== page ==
The US Commodity Futures Trading Commission (CFTC) will provide temporary relief through no-action letters on the cross-border application of Dodd-Frank Act swaps rules as part of a cooperation accord with European regulators.
Following mounting pressure to further extend a cross-border exemption to rules under Title VII of Dodd-Frank, the Commission responded on Thursday by outlining its cross-border approach and guaranteeing no-action relief before the 12 July expiry of the exemption order.
A no-action letter will be issued to firms subject to both Dodd-Frank and the European market infrastructure regulation (EMIR), stating that, "where a swap is subject to joint jurisdiction under US and EU risk mitigation rules, compliance under EMIR will achieve compliance with the relevant CFTC rules," the CFTC statement read.
The deal effectively means EU-registered market participants and market infrastructure providers - such as clearing houses - will continue to have US market access until the end of 2013.
Despite the statement to provide no-action relief, definitive cross-border guidance and substituted compliance rules are yet to emerge, although the CFTC has stated its intent to recognise similar rules in Europe.
"Recognising the high degree of similarity that already exists between our respective requirements, we seek to address conflicts of law, inconsistencies, and legal uncertainty that may arise from the simultaneous application of EU and US requirements," the CFTC statement read.
The statement said that for foreign entities not affiliated with or guaranteed by US persons, transaction-level requirements of Dodd-frank would apply only when dealing with US persons or their foreign affiliates.
The CFTC and European Commission will meet in January to evaluate progress on establishing more harmonised cross-border rules under the 'Path Forward' initiative announced today.
Regarding the mandatory clearing rules, the CFTC and European Commission agreed a 'stricter-rule-applies' principle to cross-border transactions for rules that may exist in one jurisdiction but not another, to avoid regulatory arbitrage.
Gary Gensler, chairman of the CFTC, said: “With these joint understandings, together, we’ve taken another significant step in our mutual journey to bring transparency and lower risk to the swaps market worldwide."
Calls for clarity
In recent months, the CFTC has faced growing pressure to extend an exemptive order for cross-border transactions ahead of final rules.
Two letters sent on Wednesday and seen by theTRADEnews.com to influential senators and the US Treasury were the latest in a widespread and often coordinated campaign to petition the CFTC.
A letter from the Subcommittee on General Farm Commodities and Risk Management, signed by 14 congressmen, requests that US Treasury secretary Jacob J. Lew use his role as chairman of the Financial Stability Oversight Council (FSOC) to resolve issues of cross-border application of Dodd-Frank to provide stability to the market.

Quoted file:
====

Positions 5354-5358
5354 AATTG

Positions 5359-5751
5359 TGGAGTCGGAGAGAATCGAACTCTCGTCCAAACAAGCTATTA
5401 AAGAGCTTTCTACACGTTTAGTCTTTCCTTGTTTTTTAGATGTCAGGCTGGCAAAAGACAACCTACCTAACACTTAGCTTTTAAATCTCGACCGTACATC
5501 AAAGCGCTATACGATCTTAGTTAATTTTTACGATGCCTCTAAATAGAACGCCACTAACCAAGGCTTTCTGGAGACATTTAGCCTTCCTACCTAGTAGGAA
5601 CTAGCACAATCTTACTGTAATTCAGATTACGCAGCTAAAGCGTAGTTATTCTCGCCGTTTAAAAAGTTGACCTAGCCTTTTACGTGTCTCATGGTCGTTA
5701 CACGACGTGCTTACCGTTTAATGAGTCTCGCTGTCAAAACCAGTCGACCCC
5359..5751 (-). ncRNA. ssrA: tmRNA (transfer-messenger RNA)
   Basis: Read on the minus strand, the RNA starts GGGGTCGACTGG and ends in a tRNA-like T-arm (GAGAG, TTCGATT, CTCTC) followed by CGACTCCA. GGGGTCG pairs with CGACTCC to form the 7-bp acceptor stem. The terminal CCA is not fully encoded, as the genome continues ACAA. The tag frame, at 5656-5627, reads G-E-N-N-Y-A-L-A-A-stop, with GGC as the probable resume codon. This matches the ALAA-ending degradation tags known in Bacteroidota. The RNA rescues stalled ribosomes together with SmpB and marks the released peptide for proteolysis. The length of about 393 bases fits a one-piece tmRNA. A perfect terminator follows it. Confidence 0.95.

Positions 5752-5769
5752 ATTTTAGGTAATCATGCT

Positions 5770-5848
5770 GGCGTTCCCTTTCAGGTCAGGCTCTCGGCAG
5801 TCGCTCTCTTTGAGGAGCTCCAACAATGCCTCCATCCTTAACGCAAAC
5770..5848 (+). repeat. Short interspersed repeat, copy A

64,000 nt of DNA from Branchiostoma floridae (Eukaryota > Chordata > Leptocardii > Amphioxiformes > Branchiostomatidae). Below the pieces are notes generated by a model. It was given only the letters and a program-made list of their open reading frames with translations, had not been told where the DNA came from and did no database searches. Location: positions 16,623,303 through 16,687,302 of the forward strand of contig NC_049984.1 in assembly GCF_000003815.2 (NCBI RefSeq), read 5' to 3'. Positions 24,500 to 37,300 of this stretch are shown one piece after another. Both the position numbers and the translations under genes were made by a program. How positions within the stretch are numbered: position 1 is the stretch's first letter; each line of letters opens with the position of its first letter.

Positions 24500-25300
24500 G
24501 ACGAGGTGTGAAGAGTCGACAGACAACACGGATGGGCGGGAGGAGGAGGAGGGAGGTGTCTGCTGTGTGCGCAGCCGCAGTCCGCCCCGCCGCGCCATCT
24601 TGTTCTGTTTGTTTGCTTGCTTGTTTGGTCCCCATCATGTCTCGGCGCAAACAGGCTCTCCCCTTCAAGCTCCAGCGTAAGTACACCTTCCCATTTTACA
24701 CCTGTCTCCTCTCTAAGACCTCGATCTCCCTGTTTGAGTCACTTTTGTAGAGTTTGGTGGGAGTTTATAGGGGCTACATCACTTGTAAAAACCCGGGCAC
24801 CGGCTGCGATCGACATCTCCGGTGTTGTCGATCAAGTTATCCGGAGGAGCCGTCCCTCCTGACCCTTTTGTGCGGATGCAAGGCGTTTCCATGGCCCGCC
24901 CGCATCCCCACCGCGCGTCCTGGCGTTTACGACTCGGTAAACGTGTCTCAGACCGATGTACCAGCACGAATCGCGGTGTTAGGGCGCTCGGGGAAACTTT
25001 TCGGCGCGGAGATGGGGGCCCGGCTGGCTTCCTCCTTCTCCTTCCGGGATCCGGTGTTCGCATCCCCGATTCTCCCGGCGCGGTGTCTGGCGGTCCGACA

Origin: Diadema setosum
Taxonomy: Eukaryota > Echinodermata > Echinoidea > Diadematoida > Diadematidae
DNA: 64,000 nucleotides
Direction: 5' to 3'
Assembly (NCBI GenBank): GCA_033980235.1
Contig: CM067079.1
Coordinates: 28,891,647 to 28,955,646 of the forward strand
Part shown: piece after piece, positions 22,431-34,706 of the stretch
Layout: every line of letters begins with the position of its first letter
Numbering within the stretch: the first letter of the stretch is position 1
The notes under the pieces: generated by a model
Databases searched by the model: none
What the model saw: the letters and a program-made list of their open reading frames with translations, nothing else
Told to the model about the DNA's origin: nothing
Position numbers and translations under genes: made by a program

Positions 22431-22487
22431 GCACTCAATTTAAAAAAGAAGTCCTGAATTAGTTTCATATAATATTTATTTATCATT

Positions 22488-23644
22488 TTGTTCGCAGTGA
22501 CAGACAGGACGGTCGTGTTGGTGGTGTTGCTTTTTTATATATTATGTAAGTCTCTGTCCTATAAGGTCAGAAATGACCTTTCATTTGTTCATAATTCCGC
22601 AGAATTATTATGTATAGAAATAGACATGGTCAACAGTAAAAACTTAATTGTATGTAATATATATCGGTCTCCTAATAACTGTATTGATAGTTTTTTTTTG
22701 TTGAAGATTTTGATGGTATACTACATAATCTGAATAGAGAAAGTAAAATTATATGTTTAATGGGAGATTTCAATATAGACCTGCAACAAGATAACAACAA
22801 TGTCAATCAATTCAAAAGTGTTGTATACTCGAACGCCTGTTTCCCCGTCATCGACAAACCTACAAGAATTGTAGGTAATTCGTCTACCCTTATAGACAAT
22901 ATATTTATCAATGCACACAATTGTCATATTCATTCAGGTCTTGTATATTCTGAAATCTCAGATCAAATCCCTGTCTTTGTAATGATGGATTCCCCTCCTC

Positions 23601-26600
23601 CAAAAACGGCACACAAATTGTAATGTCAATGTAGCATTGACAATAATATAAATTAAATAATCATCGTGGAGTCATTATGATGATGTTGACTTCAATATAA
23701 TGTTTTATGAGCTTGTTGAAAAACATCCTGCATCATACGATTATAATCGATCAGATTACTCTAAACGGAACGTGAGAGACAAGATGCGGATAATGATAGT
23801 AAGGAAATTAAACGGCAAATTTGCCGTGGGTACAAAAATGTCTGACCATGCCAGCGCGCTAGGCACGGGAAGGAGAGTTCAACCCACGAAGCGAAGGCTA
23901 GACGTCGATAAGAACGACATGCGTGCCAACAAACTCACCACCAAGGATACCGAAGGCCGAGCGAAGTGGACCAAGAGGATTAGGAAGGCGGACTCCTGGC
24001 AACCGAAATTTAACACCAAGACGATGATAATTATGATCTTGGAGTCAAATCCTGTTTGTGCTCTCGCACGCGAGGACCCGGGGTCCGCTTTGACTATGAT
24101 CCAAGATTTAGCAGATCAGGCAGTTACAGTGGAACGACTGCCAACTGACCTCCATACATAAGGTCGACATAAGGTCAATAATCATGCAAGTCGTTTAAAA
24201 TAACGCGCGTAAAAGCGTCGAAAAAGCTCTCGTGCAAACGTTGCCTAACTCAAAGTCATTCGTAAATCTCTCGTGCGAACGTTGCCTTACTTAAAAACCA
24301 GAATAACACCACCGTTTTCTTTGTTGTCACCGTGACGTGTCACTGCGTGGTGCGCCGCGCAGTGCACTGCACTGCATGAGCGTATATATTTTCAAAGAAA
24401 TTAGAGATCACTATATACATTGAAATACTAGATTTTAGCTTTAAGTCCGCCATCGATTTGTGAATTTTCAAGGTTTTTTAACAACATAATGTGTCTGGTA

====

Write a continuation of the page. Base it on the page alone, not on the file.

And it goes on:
"We ask that you direct the FSOC to step in and resolve the significant uncertainty created in the marketplace by the CFTC's inability to address concerns with tits proposed guidance," the letter read.
The letter describes as "alarming" the CFTC's inability to coordinate with its fellow US regulator overseeing Dodd-Frank implementation, the Securities and Exchange Commission (SEC), a theme taken up by industry bodies in another letter also sent Wednesday.
Leading derivatives trade bodies sent the letter to influential members of the two Senate subcommittees that respectively govern the CFTC and SEC, calling for the CFTC to align its cross-border approach to that of the SEC.
"Rushed efforts to finalise more permanent cross-border guidance before 12 July, would have avoidable consequences for US competitiveness and business certainty," the letter, signed by 13 trade bodies, read.
Speaking to theTRADEnews.com, Sean Owens, principal at consultancy Woodbine Associates, said harmonising the two US regulators' approach to extraterritorial issues under Dodd-Frank was vital.
"It's critical that the SEC and CFTC find common ground on substituted compliance to bring stability to the industry," Owens said.
"The situation so far has been less than comfortable for firms which are caught between wanting to be prepared and wanting to wait until the rules are finalised before making any wholesale changes."
Owens said the push to develop final rules would most benefit the market if done in collaboration with both the SEC and foreign jurisdictions.
"Foreign jurisdictions are behind the US in terms of developing final rules for swaps trading and that could lead to regulatory arbitrage, but the substituted compliance rules need to focus on maintaining the spirit of Dodd-Frank globally," he said.